They’re nutrient-dense, common, delicious, and super easy to cook with. What more could you ask for in a fall-friendly veggie, really?
But loving the orange stars of the underground doesn’t mean you have to ignore all of the other amazing produce growing beneath the dirt. Get to know these underrated root vegetables, now, and your roasting game will get a lot more interesting (and impressive).
5 Underrated Root Vegetables
Parsnips kind of look like white carrots, are an excellent source of vitamin C, and also contain fiber and calcium. They have a sweet, earthy flavor and are great for soups or roasting, like in this recipe alongside carrots and chickpeas.
Turnips are rich in carotenoids, the same powerful antioxidants that give sweet potatoes their good name. And don’t toss the greens—they’re a great source of vitamin E. They also have the most mild flavor of the root veggies, so they’re very versatile in the kitchen. Try them with Brussels sprouts and apple in this genius fall salad.
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Rutabagas are crazy high in vitamin C and are incredibly mineral dense, delivering magnesium, calcium, and iron. They look a little bit like beets with a lighter purple and white hue (so you don’t have to worry about staining your kitchen magenta!). Their flavor is pretty mild and one popular way to eat them is mashed, for a healthier version of mashed potatoes. (They are much lower in both calories and carbs compared to white potatoes.)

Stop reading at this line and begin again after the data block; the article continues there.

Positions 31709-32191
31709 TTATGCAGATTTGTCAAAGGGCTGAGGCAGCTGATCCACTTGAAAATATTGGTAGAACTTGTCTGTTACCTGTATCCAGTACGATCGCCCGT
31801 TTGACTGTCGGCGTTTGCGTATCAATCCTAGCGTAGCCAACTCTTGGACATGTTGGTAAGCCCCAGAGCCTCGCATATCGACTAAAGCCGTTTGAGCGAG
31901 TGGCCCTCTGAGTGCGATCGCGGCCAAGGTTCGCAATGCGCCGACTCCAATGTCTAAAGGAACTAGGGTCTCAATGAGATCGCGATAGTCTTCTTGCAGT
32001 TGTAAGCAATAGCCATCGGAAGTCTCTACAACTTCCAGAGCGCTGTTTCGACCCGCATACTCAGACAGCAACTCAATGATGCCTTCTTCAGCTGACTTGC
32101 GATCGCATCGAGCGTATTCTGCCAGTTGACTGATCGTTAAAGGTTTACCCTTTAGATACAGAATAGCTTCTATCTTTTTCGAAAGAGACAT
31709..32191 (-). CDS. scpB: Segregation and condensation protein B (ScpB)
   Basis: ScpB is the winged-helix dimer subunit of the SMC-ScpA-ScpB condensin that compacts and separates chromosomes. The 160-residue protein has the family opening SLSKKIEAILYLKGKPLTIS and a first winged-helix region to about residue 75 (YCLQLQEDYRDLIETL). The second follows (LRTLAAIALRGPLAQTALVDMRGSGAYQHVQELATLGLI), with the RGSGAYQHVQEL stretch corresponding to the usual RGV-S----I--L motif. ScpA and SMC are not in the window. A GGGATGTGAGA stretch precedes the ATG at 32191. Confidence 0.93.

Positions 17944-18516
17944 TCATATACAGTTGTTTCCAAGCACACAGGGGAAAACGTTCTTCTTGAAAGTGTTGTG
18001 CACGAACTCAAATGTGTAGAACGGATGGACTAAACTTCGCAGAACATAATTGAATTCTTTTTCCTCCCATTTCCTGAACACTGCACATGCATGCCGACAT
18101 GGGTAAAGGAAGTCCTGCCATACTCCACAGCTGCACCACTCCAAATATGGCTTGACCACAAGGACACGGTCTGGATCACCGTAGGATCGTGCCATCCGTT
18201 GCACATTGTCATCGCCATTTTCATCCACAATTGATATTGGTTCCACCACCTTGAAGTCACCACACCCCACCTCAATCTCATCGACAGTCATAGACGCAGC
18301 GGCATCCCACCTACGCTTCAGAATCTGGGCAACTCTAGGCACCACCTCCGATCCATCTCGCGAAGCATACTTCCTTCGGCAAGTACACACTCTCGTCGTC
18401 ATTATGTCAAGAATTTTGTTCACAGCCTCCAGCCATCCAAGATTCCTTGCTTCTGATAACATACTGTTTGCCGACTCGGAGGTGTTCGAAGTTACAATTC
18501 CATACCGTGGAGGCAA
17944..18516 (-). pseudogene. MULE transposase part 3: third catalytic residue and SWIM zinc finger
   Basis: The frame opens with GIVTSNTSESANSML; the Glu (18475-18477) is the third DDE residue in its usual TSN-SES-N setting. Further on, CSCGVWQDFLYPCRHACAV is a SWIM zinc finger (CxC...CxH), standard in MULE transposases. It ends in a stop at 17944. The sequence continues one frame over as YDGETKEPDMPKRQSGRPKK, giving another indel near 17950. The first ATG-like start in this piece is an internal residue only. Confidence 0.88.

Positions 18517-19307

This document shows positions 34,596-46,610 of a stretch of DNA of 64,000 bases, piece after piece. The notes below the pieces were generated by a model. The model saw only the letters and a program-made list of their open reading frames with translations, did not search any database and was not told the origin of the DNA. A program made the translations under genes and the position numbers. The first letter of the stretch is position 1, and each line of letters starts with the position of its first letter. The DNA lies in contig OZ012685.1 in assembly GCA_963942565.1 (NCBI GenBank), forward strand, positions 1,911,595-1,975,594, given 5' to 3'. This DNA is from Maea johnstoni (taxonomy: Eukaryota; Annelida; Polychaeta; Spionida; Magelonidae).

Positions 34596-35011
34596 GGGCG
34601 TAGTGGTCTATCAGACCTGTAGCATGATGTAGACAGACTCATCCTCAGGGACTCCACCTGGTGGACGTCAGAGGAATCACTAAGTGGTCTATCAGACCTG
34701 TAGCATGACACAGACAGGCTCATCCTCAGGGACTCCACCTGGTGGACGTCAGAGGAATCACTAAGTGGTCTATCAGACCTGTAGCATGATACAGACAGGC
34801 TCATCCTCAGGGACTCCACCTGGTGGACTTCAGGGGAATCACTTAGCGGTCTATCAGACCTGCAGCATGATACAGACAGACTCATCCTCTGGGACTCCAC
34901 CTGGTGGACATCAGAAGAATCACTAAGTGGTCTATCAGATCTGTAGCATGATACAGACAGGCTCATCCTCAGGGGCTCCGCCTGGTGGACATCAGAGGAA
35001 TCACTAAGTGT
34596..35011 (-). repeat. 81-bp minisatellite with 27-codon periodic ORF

This large, knobby tuber is popular in South American countries like Brazil and tastes like a more flavorful, dense white potato. (It’s also referred to as yuca and cassava, FYI!) It’s a good source of fiber, vitamin C, and potassium. They work well as fries if you cut them into strips or wedges and bake them and they’re increasingly being used in healthy-leaning packaged foods like Cassava Crunch chips. Bonus: Cassava flour is great for gluten-free baking.
Important: We are not talking about the celery stalks you fill with peanut butter for your kids come snack time. Celeriac (AKA celery root) is an ugly, knobby vegetable that grows beneath said stalks, but its flavor is still similar to the one you’re used to. It contains fiber, vitamin C, and is higher in protein than most veggies. Use it in stews and soups, grate it raw into salads, or turn it into a brilliant vegan “steak.”